City of Burlington looks to challenge Ontario Land Tribunal Ruling on Lakeshore and Pearl Street 29 storey development

By Staff

October 28th, 2021



Yesterday, the Ontario Land Tribunal (OLT) released its decision on Lakeshore Inc.’s proposal at 2069-2079 Lakeshore Rd.

The City strongly disagrees with and is shocked by the ruling, which allows for a 29-storey building at that location.

It’s tall – but not THE tallest development in the works. There is a developer with a 32 storey idea for Brant Street.

It’s This decision is not at all reflective of the planned context for the Downtown as expressed in the new Official Plan. It not only ignores the citizens of Burlington and Halton Region, and their Councils, it has ignored the stated intent of the Minister of Municipal Affairs to change the planning context by adjusting the Urban Growth Centre (UGC) boundary.

City Planning and Legal staff will review the decision in more detail to determine if a review of the decision by the Tribunal or a Court should be pursued, including their findings on the City’s motion regarding the impact of the Urban Growth Centre (UGC).

At a special meeting of City Council on Nov. 3, staff will present these potential options and next steps in-camera.

Burlington’s revised new Official Plan (OP) was approved by Halton Region on Nov. 30, 2020. The new OP includes stronger protections for green space, heritage, jobs, the rural community, established low-density neighbourhoods and a special focus on preserving the character of the downtown. The modifications presented in the final Notice of Decision address the issues of non-conformity, changes to Provincial Plans and policies, and Official Plan Amendments and the need to balance Regional and Provincial conformity requirements. In addition, the modifications capture endorsed policy modifications related to two areas identified by Council for re-examination and refinement. The policies of the Official Plan with the recommended modifications establish a comprehensive policy framework to a planning horizon of 2031.

Things are getting crowded downtown. A number of developments in the talking and planning stages are not shown.

At the hearing, the City argued that Lakeshore Inc.’s proposal for 29-storeys was not appropriate for that location for a number of reasons, including the fact that the proposal far exceeded the height limits of 17-storeys allowed in that area, the City’s vision and planned context for the downtown as expressed in the new Official Plan, and the proposed building’s height and mass were not compatible with or provided appropriate transition to the surrounding area. In its decision, however, the OLT states that the development should be allowed as because provincial policy in the Growth Plan directs new residential growth to the Urban Growth Centre in a significant or ‘optimized’ manner.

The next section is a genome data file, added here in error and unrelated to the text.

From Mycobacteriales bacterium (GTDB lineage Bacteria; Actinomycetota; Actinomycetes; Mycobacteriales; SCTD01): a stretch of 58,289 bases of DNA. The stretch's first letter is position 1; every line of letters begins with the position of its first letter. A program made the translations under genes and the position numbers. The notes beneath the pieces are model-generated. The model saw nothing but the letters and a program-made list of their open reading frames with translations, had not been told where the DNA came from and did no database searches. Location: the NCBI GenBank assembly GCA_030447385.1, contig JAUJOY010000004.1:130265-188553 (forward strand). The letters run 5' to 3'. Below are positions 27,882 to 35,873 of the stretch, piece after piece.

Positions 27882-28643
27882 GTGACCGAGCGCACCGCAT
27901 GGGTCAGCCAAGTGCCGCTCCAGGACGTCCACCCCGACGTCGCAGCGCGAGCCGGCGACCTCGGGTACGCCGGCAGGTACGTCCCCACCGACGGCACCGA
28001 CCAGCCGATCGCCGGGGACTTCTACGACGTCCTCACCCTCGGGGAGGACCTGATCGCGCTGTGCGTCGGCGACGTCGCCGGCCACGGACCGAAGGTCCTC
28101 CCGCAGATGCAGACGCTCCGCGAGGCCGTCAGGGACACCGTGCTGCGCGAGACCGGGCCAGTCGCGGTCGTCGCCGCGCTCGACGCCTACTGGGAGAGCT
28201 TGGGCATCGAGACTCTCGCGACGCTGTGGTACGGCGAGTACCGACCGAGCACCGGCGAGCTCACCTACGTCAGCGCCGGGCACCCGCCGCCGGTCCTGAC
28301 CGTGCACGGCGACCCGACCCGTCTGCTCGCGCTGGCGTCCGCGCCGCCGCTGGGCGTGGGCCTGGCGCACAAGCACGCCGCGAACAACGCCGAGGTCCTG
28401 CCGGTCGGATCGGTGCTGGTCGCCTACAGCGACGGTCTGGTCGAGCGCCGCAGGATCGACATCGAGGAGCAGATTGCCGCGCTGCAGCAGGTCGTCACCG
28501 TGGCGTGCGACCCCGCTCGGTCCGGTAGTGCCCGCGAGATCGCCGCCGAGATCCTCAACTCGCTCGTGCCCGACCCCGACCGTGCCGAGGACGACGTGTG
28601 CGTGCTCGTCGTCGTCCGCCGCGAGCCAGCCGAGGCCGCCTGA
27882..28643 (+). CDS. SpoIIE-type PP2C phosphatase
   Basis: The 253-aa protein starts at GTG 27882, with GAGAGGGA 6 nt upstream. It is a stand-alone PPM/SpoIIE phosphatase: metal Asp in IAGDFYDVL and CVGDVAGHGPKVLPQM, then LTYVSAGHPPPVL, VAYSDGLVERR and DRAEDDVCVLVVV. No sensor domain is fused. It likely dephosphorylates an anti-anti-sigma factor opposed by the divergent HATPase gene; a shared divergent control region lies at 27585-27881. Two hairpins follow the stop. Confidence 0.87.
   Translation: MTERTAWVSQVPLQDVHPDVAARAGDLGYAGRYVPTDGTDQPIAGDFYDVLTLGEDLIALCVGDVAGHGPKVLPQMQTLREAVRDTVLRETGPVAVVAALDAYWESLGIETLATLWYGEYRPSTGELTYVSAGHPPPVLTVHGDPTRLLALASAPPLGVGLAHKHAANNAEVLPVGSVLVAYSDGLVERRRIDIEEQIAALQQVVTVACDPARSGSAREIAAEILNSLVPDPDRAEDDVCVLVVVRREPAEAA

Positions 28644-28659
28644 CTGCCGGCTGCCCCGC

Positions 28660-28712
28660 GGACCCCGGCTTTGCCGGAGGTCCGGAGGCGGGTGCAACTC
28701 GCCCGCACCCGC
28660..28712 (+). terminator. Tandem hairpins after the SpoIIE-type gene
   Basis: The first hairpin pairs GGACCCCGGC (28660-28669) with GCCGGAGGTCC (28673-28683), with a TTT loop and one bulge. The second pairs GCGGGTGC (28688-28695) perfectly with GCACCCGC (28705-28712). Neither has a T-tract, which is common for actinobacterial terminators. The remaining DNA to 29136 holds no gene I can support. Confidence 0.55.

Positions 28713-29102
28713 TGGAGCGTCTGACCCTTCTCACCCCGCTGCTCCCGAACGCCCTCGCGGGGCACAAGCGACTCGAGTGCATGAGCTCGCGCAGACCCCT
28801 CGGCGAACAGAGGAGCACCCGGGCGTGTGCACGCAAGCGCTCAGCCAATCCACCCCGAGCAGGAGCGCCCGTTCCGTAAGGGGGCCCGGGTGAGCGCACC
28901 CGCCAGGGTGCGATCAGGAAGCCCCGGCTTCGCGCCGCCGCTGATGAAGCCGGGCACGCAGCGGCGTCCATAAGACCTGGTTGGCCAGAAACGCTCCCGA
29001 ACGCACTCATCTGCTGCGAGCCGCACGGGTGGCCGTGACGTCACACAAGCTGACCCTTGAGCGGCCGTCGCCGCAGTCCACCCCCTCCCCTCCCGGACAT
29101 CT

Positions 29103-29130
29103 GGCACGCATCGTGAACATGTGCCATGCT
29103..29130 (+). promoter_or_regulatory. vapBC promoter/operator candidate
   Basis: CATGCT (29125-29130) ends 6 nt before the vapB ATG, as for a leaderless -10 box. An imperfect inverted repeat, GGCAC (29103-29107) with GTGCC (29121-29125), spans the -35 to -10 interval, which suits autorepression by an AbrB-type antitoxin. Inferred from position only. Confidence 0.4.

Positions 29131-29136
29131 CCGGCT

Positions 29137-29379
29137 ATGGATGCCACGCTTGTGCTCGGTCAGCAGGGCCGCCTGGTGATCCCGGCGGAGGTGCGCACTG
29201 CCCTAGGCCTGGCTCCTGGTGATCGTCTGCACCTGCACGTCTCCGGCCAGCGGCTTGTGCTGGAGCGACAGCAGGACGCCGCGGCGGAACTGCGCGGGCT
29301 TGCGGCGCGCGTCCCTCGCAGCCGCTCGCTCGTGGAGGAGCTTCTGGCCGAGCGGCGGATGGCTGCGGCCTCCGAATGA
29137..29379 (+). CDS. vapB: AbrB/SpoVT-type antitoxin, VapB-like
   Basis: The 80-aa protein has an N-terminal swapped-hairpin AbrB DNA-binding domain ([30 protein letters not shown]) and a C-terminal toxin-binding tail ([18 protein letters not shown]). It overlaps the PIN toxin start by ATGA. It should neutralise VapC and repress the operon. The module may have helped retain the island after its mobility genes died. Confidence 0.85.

The decision underscores the importance of the future boundary adjustment of the UGC to the Burlington GO station and the need for the new downtown policies in the new OP to be determined and brought into force. The OLT stated “The Tribunal finds that there is no evidence of negative impact or any other justification for the modifications as advanced by the City to support a 22-storey tower instead of the 29-storey tower under the Lakeshore Proposal. Moreover, there is also no basis for the resultant substantial reduction in the number of residential units stemming from the City’s proposed modifications. The height reduction alone would eliminate between 63 and 77 residential units. Reducing the tower floorplate to 690 m2 as proposed … would eliminate a further 64 to 80 residential units.”

The City further argued that it is on track to meet or exceed provincial growth targets and regardless, the number of residential units should not result in a development that is incompatible with the existing area.

This decision is not indicative of the best planning outcome for Burlington residents or City of Burlington planning goals.
Burlington is a City where people, nature and businesses thrive. As residents continue to rediscover many of their favourite spaces and activities in the city, City services may look different as we work to stop the spread of COVID-19. The City’s commitment to providing the community with essential services remains a priority.

The 29 storey development will be marketed under the name BeauSoleil

Mayor Marianne Meed Ward and Ward 2 Councillor Lisa Kearns had this to say in a prepared statement they rel;eased jointly:
“This is a devastating and shocking decision imposed on our community, which completely disregards the vision of residents, council and staff for this area. And so, Council will be examining all of our options for a review of this OLT decision.

This decision completely dismisses the considerable feedback from residents in opposition to this file – and their valuable suggestions for what would be appropriate. This decision ignored over 100 people who took the time to attend a community meeting, delegate to council, and write pages of letters. There was no acknowledgement of our community’s voice in this decision.

We once knew it as the Pearle Street Cafe – those were the days.

The decision highlights the inappropriate application of Provincial Planning Policies to justify over development and underscores the importance of a speedy decision from the Minister to remove the Major Transit Station Area designation from downtown and adjust the boundaries of the Urban Growth Centre to the Burlington GO Station, where this scale of development should be. We will continue to work to defend our plan and put growth where it belongs.”


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11 comments to City of Burlington looks to challenge Ontario Land Tribunal Ruling on Lakeshore and Pearl Street 29 storey development

  • Tom Muir

    Indeed, not shocked at all. Just follow the money again. There is no evidence or reasons given for the OLT decision, just false negatives and statements of opinion. It’s the way OLT works and decides – by Edict. It’s really a ridiculous subversion of the planning process.

    Now the money trail. The story reports that the OLT says it wants to give more that height adds 63 to 67 units. Also, giving a larger floor plate adds another 64 to 80 units. No mention of the kind of residential unit or the need.